APPLAUSE You, sir, with the white hair and

:41:32.:41:43.

the spectacles. It's a bit like the referendum. The

:41:44.:41:47.

Americans have voted for Trump, he should be given his chance and he

:41:48.:41:51.

might surprise people. I think he is good for the country. I'm going to

:41:52.:41:55.

move on because we will have plenty of time to talk about Donald Trump

:41:56.:42:00.

as the presidency unfolds. Samantha Hemraj, please. Should the council

:42:01.:42:09.

be allowed to raise tax by 15% for social care? Shouldn't this be

:42:10.:42:12.

coming out of central government budgets? Surrey County Council's

:42:13.:42:19.

leader and Chris Grayling's constituency is in Surrey, said he

:42:20.:42:24.

wanted to raise council tax by 15%, for which he has to have a

:42:25.:42:28.

referendum. He is proposing a referendum because he cannot afford

:42:29.:42:31.

to pay for social care. Are you in favour of this? He should certainly

:42:32.:42:36.

be able to ask the question and it is for the people of Surrey to

:42:37.:42:40.

decide whether he should do it. How would you advise him? There is a

:42:41.:42:45.

question about where responsibility lies in terms of payments. I think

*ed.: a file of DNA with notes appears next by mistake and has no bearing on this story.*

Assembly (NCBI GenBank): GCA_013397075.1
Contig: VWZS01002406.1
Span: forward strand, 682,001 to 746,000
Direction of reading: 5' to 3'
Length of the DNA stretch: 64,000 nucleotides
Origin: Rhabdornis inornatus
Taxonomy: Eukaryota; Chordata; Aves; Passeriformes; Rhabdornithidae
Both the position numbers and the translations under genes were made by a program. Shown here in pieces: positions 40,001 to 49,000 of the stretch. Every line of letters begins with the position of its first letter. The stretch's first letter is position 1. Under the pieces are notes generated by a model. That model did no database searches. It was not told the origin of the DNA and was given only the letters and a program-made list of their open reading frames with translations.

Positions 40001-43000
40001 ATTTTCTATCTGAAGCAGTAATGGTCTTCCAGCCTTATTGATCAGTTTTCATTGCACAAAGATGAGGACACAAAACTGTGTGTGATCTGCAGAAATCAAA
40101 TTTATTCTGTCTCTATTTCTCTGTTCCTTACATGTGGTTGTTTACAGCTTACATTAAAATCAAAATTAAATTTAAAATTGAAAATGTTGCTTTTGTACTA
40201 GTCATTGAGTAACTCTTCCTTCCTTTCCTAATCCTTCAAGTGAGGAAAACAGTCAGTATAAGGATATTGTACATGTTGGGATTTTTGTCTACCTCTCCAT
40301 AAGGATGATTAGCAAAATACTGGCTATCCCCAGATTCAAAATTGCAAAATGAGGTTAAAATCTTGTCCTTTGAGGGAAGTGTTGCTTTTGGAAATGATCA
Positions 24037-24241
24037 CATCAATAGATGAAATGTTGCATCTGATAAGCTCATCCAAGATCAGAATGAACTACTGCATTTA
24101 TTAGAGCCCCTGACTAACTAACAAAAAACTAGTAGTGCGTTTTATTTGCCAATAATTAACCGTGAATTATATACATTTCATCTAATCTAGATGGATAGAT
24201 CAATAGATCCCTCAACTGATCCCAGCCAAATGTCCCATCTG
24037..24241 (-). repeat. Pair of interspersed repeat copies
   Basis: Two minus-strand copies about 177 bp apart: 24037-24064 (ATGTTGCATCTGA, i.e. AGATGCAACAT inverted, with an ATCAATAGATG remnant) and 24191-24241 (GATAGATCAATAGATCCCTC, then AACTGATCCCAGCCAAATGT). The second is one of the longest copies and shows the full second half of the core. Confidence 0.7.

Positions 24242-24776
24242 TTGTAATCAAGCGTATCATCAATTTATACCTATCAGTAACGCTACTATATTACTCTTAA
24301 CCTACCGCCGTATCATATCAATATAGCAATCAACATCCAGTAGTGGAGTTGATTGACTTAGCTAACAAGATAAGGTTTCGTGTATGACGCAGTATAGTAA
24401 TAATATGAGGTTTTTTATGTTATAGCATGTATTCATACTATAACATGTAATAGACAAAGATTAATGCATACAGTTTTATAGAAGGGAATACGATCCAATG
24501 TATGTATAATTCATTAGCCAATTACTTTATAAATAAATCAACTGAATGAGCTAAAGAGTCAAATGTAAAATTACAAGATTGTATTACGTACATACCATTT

:42:46.:42:52.

the solution for health and social is greater integration between the

:42:53.:42:56.

two. On a micro level it is happening in my constituency. He

:42:57.:43:01.

says he has run out of money and they can't do it unless they raise

:43:02.:43:07.

15%. I think the solution is local integration and local control of

:43:08.:43:10.

budgets. If you centralise everything, you don't get the

:43:11.:43:13.

integration that creates both savings and a better service. As to

:43:14.:43:20.

whether Surrey is doing the right thing, David will have to get up and

:43:21.:43:23.

defend what he is doing. He will have to make the case that he needs

:43:24.:43:27.

to do this rather than bring efficiencies elsewhere and the

:43:28.:43:30.

people of Surrey will decide. What is he meant to do when you have cut

:43:31.:43:37.

170 million of his budget? It is a challenging time for local

:43:38.:43:39.

government and central government. In order to make the books balance

:43:40.:43:43.

and deliver good services and make sure we don't put up your taxes, we

:43:44.:43:47.